This is all a far cry from the traditional project group, consisting of many diverse people around a table, to brainstorm, form committees, and then proceed as a group to put its proposals into action. That action is often pursued by solo individuals or sub-committees. It’s often a lottery as to how such arrangements produce results, relative to the advantages of utilizing work-pairing. In fact, if you wish to form such project groups, then you should subsequently break them down into pairs when looking for action. Once they have outlined their project framework and identified the key issues, pairs will then feel empowered to move ahead.


Having said all this, work-pairing at its best requires selecting optimum, complementary pairs. This can be done either

on an ad-hoc basis, where you allow people to choose those they wish to work with, or you can take a more interventionist approach. On occasions the ad hoc approach may work, with the caveat that many pairs may not make all the progress you had hoped for. Too often, in such situations, people may pick someone similar to themselves in a work environment; although less likely to do so when picking a life-long partner. Most successful life-long partnerships are where people choose someone complementary to themselves.


While picking someone similar to yourself in a work environment may generate good rapport, the pair may not progress too far with like-minded ideas. They may even become frustrated with each other as they find themselves somewhat spinning their wheels. Consequently, more deliberative and objective pair-choosing is likely to produce much better outcomes. Such pairing requires either rather objective thinking by group leaders or the support of an objective but constructive personality type survey. Either way, it’s better to have complementary pairing rather than like-oriented pairs.


We already see many examples of work-pairing around us in everyday life: pilot-pairs in cockpits, police patrols in pairs, ambulance crews work in pairs, military teams work in pairs, and so on. Clearly these are highly sensitive roles, but it does highlight the importance of pairs taking care of special assignments. One could reasonably argue that most organization activities worth doing would benefit from pairing; realizing that some roles are more important than others.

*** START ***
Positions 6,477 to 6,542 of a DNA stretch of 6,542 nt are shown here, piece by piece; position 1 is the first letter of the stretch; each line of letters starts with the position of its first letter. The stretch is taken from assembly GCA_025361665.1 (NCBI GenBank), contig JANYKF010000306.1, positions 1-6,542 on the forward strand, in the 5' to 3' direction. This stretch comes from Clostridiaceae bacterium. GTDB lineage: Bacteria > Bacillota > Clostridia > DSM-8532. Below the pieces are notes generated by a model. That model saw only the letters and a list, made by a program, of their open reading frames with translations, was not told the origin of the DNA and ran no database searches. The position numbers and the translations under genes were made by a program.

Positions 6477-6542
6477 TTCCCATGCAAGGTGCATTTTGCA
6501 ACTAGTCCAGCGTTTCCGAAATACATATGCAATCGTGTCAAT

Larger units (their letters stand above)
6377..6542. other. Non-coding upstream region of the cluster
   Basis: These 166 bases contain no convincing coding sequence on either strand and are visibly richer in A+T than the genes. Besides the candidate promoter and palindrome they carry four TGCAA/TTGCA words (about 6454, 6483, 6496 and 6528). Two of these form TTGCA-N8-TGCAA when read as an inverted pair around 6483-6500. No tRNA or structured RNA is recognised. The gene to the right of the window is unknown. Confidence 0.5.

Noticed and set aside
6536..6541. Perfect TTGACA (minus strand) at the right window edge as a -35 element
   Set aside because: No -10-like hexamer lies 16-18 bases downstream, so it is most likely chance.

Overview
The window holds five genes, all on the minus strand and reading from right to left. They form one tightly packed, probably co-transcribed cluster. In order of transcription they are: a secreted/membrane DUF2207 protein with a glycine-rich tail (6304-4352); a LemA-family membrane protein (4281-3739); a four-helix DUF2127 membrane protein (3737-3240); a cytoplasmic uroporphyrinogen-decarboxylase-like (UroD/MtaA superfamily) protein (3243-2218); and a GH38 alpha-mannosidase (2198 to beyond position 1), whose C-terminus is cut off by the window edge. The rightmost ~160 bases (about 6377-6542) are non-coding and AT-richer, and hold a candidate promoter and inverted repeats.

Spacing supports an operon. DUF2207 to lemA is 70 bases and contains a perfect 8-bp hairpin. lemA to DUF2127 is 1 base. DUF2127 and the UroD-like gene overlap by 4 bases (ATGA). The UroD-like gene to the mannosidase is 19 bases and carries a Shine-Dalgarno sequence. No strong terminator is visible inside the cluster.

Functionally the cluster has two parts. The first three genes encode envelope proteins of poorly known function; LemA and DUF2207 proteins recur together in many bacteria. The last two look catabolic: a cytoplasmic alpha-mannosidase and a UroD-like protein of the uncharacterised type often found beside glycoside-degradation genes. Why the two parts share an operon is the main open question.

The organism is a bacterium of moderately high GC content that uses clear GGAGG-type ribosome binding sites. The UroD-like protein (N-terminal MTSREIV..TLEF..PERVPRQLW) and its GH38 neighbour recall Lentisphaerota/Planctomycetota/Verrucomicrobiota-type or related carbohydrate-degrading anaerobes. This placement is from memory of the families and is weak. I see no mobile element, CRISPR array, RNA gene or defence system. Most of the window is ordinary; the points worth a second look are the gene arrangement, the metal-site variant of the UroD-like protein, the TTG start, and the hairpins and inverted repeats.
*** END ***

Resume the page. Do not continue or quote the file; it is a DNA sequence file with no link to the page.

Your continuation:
Even so, the benefits of pairing include – two heads are often better than one, the possibility to encourage each other, learning from each other, greater chance of meeting critical deadlines, holding each other to commitments, dual handling of timelines and pressures, hassle free vacation time, covering for each other in personal emergencies, higher overall effectiveness – go a long way toward offsetting perceived additional investments with such arrangements.


Beyond anything else, with the right pairing there’s likely to be better morale, more creativity and greater all round success.  Take a good hard look and you will find opportunities abound for work-pairing within your organization. You won’t regret it.


To learn more about team building, please contact:  Peter A. Arthur-Smith at or 1-917-912-3829

Enlightened Teamwork – “Tale of Two Superbowl Teams”

by Peter A. Arthur-Smith, Leadership Solutions, Inc.®

“Peerless Patriots will give Bellichick record 5th title,” George Diaz, Orlando Sentinel Sports Columnist, February 5th, 2017.

“High-flying Falcons will get dynasty-busting win,” Mike Bianchi, Orlando Sentinel Sports Columnist, February 5th, 2017.

 Two sports journalists traded their Superbowl barbs on the Orlando Sentinel’s front sports-page section. Their columns were side by side. Also, their banter was not particularly polite or sportsman like, as they trotted-out their biased forecasts of how their team would win. Naturally they were glowing about the positive attributes of “their team” and obviously lambasted the opposing side…despite each team having done incredibly well to get to the Superbowl final. So much for sports-journalism.